Lady Macbeth Of Mtsensk [ad]

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AD2013100420151112 (R4)

This new dramatisation by Marty Ross of the classic 1865 novella by Nikolai Leskov tells the dramatic story of Katerina, whose provincial life in 19th century Russia, married to an older man she has never loved, is transformed by the arrival of attractive philanderer, Sergei.

Katerina embarks on a passionate affair and, in her state of heightened emotion, she is determined to destroy anything that stands in her way. With her husband working away, and her relationship with Sergei on the point of exposure in the close knit farming community, she begins by dispensing with her father in law, but soon it becomes inevitable that further murders will be necessary to sustain her ferocious desires.

Shakespearean in both its language and emotional intensity, Katerina is portrayed as an anti-heroine of compelling intensity. The story, perhaps best known as the source for Shostakovich's famous opera of the same name, is by a Russian writer less well known than the likes of Tolstoy and Dostoevsky, but whose work was much admired by Chekhov and Gorki, a rural Russian 'film noir'.

Sound design....Jon Calver

Writer....Nikolai Leskov

Dramatist....Marty Ross

Director....Cherry Cookson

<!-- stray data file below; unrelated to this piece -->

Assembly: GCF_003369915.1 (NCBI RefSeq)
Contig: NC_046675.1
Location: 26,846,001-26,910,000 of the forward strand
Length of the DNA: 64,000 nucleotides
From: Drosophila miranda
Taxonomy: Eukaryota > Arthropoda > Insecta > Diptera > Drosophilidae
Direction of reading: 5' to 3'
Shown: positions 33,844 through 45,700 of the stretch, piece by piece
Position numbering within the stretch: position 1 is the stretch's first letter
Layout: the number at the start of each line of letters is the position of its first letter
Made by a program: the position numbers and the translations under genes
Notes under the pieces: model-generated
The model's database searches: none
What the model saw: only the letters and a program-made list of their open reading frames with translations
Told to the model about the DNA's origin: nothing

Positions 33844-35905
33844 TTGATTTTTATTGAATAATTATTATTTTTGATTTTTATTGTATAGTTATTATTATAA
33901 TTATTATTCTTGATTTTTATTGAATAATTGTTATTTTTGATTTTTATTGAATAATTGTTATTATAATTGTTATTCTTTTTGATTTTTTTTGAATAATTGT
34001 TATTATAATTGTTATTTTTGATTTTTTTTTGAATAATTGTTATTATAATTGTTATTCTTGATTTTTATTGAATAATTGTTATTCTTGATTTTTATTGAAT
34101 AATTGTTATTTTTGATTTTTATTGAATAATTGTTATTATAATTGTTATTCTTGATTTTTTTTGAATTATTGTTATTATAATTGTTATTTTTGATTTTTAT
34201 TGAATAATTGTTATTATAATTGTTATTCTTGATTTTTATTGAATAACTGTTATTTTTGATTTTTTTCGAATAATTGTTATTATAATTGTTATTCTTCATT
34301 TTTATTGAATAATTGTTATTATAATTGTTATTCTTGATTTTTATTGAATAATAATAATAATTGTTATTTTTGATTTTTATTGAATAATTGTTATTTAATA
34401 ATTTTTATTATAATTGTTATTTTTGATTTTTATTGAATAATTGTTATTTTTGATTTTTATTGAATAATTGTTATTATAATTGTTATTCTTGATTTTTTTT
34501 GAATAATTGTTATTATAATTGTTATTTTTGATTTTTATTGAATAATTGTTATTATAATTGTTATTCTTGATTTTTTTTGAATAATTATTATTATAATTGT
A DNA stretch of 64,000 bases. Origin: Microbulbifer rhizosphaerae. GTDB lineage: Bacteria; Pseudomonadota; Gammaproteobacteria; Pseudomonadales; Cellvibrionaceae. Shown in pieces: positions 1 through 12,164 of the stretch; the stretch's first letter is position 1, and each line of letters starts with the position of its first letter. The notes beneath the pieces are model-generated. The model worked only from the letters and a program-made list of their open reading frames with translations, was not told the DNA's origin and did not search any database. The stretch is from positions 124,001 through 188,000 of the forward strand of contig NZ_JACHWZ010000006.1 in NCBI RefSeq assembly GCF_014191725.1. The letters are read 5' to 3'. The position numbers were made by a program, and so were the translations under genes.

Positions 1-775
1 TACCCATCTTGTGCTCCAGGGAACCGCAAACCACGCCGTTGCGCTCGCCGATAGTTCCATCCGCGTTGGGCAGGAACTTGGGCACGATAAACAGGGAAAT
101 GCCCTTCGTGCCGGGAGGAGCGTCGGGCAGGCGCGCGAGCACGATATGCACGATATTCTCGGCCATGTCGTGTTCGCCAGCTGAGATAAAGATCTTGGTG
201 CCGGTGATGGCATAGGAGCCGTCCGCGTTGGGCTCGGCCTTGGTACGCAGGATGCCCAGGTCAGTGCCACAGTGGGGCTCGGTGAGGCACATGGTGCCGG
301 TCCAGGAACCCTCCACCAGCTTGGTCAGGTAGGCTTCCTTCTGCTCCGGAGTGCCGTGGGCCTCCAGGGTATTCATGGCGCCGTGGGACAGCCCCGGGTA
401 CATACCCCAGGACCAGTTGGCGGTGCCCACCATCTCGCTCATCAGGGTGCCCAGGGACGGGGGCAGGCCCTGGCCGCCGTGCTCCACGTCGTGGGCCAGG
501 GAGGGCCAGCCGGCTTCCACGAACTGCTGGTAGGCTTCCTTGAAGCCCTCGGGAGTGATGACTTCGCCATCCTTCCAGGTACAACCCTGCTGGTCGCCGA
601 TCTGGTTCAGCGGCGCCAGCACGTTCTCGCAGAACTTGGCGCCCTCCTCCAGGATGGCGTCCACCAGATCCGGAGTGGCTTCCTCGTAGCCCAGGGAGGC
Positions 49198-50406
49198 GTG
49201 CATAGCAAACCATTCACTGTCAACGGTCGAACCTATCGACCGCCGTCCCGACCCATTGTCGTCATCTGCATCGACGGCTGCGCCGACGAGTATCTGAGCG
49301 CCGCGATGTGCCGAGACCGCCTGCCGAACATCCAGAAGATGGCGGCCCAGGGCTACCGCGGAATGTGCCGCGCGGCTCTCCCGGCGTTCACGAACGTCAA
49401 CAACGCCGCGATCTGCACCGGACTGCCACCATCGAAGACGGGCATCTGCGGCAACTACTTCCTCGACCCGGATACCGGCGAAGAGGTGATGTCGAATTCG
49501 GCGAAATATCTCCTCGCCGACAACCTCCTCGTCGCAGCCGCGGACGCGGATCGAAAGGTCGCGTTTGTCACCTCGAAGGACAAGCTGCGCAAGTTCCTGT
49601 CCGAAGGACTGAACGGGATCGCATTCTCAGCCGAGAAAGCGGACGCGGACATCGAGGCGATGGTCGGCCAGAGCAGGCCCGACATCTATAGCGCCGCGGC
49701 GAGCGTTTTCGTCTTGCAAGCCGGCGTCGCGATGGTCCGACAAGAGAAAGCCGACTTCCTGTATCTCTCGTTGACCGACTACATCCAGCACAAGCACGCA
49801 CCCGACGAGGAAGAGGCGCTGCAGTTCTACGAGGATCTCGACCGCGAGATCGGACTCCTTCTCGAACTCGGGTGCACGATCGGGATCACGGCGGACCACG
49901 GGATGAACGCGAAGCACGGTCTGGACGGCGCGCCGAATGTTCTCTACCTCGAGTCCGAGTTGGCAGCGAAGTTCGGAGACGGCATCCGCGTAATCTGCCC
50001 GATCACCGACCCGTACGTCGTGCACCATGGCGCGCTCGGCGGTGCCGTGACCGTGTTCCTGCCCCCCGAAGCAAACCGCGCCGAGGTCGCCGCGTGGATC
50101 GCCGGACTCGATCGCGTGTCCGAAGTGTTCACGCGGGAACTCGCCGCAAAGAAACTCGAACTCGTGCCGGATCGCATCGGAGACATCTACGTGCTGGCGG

Producer: Mariele Runacre Temple

A Wireless Theatre Company production for BBC Radio 4.

AD2013100420151112 (R4)

This new dramatisation by Marty Ross of the classic 1865 novella by Nikolai Leskov tells the dramatic story of Katerina, whose provincial life in 19th century Russia, married to an older man she has never loved, is transformed by the arrival of attractive philanderer, Sergei.

Katerina embarks on a passionate affair and, in her state of heightened emotion, she is determined to destroy anything that stands in her way. With her husband working away, and her relationship with Sergei on the point of exposure in the close knit farming community, she begins by dispensing with her father in law, but soon it becomes inevitable that further murders will be necessary to sustain her ferocious desires.

Shakespearean in both its language and emotional intensity, Katerina is portrayed as an anti-heroine of compelling intensity. The story, perhaps best known as the source for Shostakovich's famous opera of the same name, is by a Russian writer less well known than the likes of Tolstoy and Dostoevsky, but whose work was much admired by Chekhov and Gorki, a rural Russian 'film noir'.

Sound design.......Jon Calver

Writer..................Nikolai Leskov

Dramatist.............Marty Ross

Director................Cherry Cookson

Producer: Mariele Runacre Temple

A Wireless Theatre Company production for BBC Radio 4.